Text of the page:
PITTSBURGH (AP) – Dave Wannstedt never saw it coming.

Two weeks ago, the new Pitt coach and Steelers quarterback Ben Roethlisberger were pictured side-by-side on a magazine cover as the new faces of Pittsburgh football. Wannstedt’s early recruiting class was hailed as Pitt’s best since the 1970s. Preseason interest and ticket sales were at 20-year highs.

That No. 23 national ranking? Just the start of good things – or, as Wannstedt said, great things – to come at a school he felt was ready to win like it hasn’t since the days of Dorsett and Marino.

Then they started playing the games.

The Notre Dame loss was bad enough, 42-21 to an unranked team in a sold-out Heinz Field. Worse still was how badly Pitt was outplayed, by a team it beat on the road last season, and outcoached, by Charlie Weis in his first game on a college sideline.

If Notre Dame was a bad game, last Friday’s 16-10 overtime loss at Mid-American Conference bottom-feeder Ohio U. was an abomination, arguably one of the three worst losses in school history. Only a 2001 defeat to Division I-A newcomer South Florida and a 1984 defeat to Temple, two years removed from Pitt being No. 1 in the country, were worse.

And, for all the rah-rahing about n’er-do-well Ohio winning before an excited, loud crowd – the kind of atmosphere that exists at most college campuses every weekend, not just once in a lifetime – Pitt knows it lost the game more than Ohio won it. Two interceptions returned for touchdowns against Tyler Palko, who lit up Notre Dame for five TD passes and was intercepted only twice in his final six games last season, will do that.

Now, with Nebraska on the road coming up Saturday and Pitt’s first 0-3 start since 1984 looming, Wannstedt must be wondering how it all went so wrong so quickly. The season isn’t lost, but is fast slipping away. So is all the good will and excitement he generated after his hiring. He also risks losing some of those early commitments from a prized 2006 freshman class if this persists.

“We’ve got to find a way out of it,” Wannstedt said Monday. “We started slow and that’s where we are right now.”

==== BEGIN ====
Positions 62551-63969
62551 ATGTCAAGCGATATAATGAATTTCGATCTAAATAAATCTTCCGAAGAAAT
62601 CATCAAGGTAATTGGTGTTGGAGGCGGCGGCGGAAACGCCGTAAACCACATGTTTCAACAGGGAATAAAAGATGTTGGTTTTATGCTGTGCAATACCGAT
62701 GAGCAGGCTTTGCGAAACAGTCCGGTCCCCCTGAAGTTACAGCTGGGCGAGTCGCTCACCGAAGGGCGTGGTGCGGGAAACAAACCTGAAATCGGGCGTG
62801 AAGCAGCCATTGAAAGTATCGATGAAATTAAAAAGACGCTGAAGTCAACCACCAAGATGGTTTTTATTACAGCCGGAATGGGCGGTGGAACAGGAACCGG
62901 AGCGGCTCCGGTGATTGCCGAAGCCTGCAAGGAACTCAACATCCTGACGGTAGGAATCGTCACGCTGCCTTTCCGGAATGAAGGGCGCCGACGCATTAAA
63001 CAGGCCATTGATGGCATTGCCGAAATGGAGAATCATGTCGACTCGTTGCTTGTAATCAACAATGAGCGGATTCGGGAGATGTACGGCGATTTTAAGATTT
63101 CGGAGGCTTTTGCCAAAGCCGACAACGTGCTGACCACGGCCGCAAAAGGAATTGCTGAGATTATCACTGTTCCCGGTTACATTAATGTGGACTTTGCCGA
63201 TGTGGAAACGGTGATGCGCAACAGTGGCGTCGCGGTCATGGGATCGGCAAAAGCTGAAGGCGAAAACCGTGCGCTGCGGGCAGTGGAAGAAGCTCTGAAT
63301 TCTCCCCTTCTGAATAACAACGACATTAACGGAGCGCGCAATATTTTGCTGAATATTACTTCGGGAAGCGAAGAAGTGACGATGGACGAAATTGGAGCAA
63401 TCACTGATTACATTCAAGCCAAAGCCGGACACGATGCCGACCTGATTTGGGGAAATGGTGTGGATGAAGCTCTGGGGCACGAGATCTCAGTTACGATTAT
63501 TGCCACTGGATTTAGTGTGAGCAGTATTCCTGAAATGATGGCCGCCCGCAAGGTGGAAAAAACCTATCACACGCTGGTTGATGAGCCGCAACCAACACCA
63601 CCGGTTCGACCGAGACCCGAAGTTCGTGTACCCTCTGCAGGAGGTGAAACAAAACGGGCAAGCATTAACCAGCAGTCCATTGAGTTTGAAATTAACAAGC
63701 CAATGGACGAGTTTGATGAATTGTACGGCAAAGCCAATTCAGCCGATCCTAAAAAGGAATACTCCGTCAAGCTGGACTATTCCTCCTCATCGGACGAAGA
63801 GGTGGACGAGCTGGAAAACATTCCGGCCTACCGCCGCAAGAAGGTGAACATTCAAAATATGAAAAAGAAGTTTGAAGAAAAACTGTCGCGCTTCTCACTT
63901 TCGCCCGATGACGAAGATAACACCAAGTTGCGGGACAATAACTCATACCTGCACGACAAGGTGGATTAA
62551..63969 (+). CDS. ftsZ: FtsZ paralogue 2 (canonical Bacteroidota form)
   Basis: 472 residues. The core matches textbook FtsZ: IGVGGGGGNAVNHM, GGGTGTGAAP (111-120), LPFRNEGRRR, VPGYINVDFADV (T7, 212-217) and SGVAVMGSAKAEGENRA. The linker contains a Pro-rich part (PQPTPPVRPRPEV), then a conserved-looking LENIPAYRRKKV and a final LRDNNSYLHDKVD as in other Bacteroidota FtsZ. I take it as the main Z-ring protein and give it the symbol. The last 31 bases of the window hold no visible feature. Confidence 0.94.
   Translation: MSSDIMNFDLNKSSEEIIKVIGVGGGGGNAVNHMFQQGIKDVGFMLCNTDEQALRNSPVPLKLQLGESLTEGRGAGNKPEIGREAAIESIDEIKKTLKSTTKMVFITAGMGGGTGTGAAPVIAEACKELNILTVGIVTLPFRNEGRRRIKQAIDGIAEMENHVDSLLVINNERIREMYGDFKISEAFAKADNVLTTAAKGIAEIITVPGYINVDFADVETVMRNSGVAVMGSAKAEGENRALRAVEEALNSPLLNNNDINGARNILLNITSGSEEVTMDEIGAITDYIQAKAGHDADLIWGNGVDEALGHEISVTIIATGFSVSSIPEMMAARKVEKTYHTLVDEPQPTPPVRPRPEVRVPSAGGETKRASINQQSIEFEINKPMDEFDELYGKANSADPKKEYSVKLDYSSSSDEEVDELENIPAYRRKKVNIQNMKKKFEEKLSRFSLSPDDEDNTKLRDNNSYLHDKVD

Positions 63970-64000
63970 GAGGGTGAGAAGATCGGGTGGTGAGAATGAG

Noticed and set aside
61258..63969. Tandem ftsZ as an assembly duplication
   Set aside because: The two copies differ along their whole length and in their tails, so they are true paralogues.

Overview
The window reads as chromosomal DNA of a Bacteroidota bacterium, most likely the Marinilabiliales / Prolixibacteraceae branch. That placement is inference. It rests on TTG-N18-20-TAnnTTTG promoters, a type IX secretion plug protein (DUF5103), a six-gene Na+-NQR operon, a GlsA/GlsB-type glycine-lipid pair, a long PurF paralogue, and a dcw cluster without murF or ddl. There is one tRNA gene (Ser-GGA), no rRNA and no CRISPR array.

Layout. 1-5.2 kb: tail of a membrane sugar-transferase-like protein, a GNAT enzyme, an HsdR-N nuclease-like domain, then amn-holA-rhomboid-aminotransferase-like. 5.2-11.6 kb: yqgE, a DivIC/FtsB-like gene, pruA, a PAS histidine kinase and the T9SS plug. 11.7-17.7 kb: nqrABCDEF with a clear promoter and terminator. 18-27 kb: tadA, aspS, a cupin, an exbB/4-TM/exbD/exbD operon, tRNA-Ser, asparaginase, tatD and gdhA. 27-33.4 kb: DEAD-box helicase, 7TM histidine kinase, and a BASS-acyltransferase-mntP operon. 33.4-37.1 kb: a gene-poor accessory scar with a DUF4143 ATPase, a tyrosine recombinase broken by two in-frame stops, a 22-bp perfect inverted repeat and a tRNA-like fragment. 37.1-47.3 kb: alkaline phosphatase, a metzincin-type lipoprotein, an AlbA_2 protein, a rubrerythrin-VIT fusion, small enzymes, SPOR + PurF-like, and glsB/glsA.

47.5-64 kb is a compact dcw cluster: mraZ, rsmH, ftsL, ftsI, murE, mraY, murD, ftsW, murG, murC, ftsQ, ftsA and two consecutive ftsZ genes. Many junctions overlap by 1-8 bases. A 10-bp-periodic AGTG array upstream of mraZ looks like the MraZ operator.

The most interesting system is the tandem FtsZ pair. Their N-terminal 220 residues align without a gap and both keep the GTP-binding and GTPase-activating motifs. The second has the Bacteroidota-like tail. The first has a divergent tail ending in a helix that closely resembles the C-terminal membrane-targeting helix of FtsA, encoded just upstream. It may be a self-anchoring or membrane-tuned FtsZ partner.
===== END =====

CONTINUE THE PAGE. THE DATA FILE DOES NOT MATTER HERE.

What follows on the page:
As one headline read Saturday, Pitt’s Wannstedt Era is quickly looking like the Wannstedt Error. Counting his 1-8 record before he resigned as the Dolphins’ coach last season, he has lost 10 of his last 11 games.

And Walt Harris, the man shoved out by athletic director Jeff Long despite five consecutive bowl appearances, including last season’s Fiesta Bowl? Don’t think it wasn’t noticed in Pittsburgh that his Stanford team went on the road and beat Navy 41-38, the kind of score Harris was known for at Pitt.

Wannstedt, whose Dolphins teams won 10 or more games three times in four seasons from 2000-03, isn’t worried about losing his new players’ confidence or respect. (No doubt he hid any newspapers mentioning the Dolphins’ 34-10 rout of the Broncos under new coach Nick Saban.)

“If we had never done this before or never had success doing it, or had offensive schemes that hadn’t been successful or the guys that are teaching had never done it … it’s not an issue,” Wannstedt said. “It’s a little frustrating. When you don’t have success, there’s a lot of what Bill Parcells says – there’s a lot of exit doors.”

Kind of like the one Pitt showed Harris?

What most concerns Pitt followers is the breakdown of what always was its strongest asset during the Harris days: an innovative, well-executed and tough-to-stop passing game.

Palko, now in former Ravens offensive coordinator Matt Cavanaugh’s system, doesn’t resemble the player he was a year ago, when he became the first Pitt sophomore quarterback to throw for more than 3,000 yards in a season.

With defenses keying on his only reliable receiver, Greg Lee, Palko looks lost without Harris’ guidance and game-planning. He also can’t like what Wannstedt said Monday about putting an even greater emphasis on running the ball.

“We’re confident we can run the ball. We’re going to line up and run the ball,” said Wannstedt, who committed before the season began to being run-oriented. “We’re not going to back away from anything.”

But if Ohio U. is enough to bring down Pitt a week after Northwestern scored 38 points and had more than 500 yards against the Bobcats, what will the Panthers do at Louisville? West Virginia? Or Nebraska?

Wannstedt isn’t thinking about benching Palko; the quarterback’s only backups are two freshmen who were in high school a year ago.

“I’m Tyler’s biggest supporter. He’s our guy. I believe in him and he’ll bounce back this week, but we’ve got to be honest about things,” Wannstedt said.

Right now, these numbers don’t lie: Pitt is No. 95 in total offense and No. 92 in passing among the 116 Division I-A teams, despite possessing one of college football’s best pitch-and-catch teams in Palko to Lee. That improved running game? No. 75.

Perhaps the one number that could get Pitt’s offense straightened out is that at the Stanford University football office. Ask for coach Harris. If somebody at Pitt hasn’t thought about calling it, perhaps they should.

“We’ve all got a lot of work to do,” Wannstedt said.

AP-ES-09-12-05 1747EDT


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